Peter B. West wrote:

> Glen Mazza wrote:
> > Victor,
> >
> > I noticed we had to break up a function to satisfy
> > Checkstyle's max method length size of 150 (
> >
> >  That seems too constricted for our use--it's may
> > force parameter passing of local variables where none
> > would otherwise be needed.  I would double the limit
> > to 300--the function above did not warrant
> > rewriting--a better option may be to remove the limit
> > entirely.
> >
> > Combined, the two case statement blocks tripped
> > Checkstyle's limit, causing Checkstyle to complain:
> > so you placed both blocks into separate functions.
> > But what if the second case statement was much
> > smaller?  Checkstyle wouldn't complain about the
> > method containing on the switch statement, so
> > *neither* of the two case statements would be placed
> > into their own function.  This seems too arbitrary:
> > something in addition to method size should play a
> > part in the decision to create new methods.
> Glen, Victor,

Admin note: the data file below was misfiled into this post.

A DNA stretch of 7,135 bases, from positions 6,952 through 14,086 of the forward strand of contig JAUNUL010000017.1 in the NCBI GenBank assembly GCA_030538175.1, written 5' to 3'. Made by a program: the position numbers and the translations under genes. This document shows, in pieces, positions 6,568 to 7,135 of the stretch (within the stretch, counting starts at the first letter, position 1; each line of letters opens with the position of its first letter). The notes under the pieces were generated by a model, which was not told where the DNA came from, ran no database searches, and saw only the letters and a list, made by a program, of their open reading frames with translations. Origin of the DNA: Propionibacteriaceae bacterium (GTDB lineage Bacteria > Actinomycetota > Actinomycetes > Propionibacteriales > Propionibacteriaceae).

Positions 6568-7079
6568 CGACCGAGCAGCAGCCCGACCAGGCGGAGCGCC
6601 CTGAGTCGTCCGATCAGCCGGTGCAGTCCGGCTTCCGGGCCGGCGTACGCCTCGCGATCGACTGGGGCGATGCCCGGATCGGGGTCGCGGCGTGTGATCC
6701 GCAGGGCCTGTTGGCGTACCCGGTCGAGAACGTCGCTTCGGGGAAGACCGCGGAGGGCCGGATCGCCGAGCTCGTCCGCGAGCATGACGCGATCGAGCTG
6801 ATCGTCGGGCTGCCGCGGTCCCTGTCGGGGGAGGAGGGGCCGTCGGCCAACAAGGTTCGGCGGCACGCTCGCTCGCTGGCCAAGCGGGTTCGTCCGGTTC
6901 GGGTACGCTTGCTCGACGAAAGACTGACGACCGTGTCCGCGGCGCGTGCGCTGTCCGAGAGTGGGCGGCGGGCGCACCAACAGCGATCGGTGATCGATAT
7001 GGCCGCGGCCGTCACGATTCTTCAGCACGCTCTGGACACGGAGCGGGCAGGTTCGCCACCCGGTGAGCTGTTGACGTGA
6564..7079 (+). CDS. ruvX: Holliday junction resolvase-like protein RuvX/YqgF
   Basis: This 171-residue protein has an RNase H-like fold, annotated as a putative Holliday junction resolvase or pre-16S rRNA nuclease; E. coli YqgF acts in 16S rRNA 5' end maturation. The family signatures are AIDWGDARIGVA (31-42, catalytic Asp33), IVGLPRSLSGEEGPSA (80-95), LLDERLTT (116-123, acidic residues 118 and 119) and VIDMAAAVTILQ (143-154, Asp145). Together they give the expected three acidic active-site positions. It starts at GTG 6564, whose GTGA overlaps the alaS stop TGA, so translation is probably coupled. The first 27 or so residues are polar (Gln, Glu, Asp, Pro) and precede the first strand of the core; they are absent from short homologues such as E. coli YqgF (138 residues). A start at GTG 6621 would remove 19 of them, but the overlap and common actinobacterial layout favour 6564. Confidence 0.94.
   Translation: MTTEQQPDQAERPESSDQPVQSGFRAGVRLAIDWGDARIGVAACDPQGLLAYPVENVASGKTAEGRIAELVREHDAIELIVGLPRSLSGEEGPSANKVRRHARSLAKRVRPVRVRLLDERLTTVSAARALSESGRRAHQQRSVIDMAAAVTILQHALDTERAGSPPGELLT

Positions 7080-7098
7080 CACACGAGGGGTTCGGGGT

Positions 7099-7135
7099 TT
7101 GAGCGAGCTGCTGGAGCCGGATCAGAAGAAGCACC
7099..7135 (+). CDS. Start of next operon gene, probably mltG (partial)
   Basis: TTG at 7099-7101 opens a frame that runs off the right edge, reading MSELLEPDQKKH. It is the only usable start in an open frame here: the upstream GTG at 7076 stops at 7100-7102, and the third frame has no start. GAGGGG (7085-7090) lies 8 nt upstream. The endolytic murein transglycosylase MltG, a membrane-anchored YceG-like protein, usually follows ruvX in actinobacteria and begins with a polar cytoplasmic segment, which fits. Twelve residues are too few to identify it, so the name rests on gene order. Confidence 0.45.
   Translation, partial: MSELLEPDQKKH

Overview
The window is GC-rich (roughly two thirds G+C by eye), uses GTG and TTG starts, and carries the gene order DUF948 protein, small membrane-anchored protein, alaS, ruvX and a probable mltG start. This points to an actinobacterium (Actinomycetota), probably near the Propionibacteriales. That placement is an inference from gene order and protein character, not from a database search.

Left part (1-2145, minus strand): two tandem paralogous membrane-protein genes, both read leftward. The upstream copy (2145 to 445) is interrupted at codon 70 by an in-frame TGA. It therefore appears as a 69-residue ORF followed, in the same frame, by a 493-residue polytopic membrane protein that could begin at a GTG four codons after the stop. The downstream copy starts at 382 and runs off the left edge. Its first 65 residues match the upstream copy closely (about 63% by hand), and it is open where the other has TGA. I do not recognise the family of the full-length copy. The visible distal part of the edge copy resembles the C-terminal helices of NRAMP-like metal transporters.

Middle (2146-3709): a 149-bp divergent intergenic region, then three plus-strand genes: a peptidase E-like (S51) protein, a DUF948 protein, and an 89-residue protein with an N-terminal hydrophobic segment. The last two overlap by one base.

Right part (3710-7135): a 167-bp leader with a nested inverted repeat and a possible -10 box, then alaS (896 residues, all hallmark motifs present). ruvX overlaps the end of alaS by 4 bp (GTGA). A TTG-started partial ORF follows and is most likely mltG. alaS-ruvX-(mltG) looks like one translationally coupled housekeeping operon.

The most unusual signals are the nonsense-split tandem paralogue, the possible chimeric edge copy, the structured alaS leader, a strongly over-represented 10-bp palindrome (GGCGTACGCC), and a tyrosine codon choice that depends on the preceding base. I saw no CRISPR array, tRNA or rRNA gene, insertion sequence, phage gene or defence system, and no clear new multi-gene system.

> I tend to agree with Glen on this one.  The limit seems too restrictive,
> and it is only a guideline - as are many of the other strictures of
> Checkstyle.  They flag things which may make the code problematical, but
> they do not have the same simplicity as, e.g., tab width or format of
> names.  If we follow them slavishly, we lose perspective on the code.  I
> don't think things like method length should even be warnings; rather
> info flags, to indicate that something needs to be looked at.

I think it is instructive that neither of you commented on whether the
changes that were made actually improved the code or not. I think you both
need to either 1) show that the code was better before I changed it, or 2)
realize that checkstyle did what it was supposed to do by flagging based on
an admittedly arbitrary limit. I will go one step further and suggest that
each of you find one 150+ line method in FOP's source code that would not
benefit from refactoring into smaller methods. The truth is that I too am
uncomfortable with a 150-line limit, and will argue against it if I ever
think it is a problem. The simple fact is that every 150+ line method I have
encountered so far needed to be broken up. There was nothing slavish about
it. Some of the ones in question will benefit from being broken up even
further. Some other day.

Victor Mote

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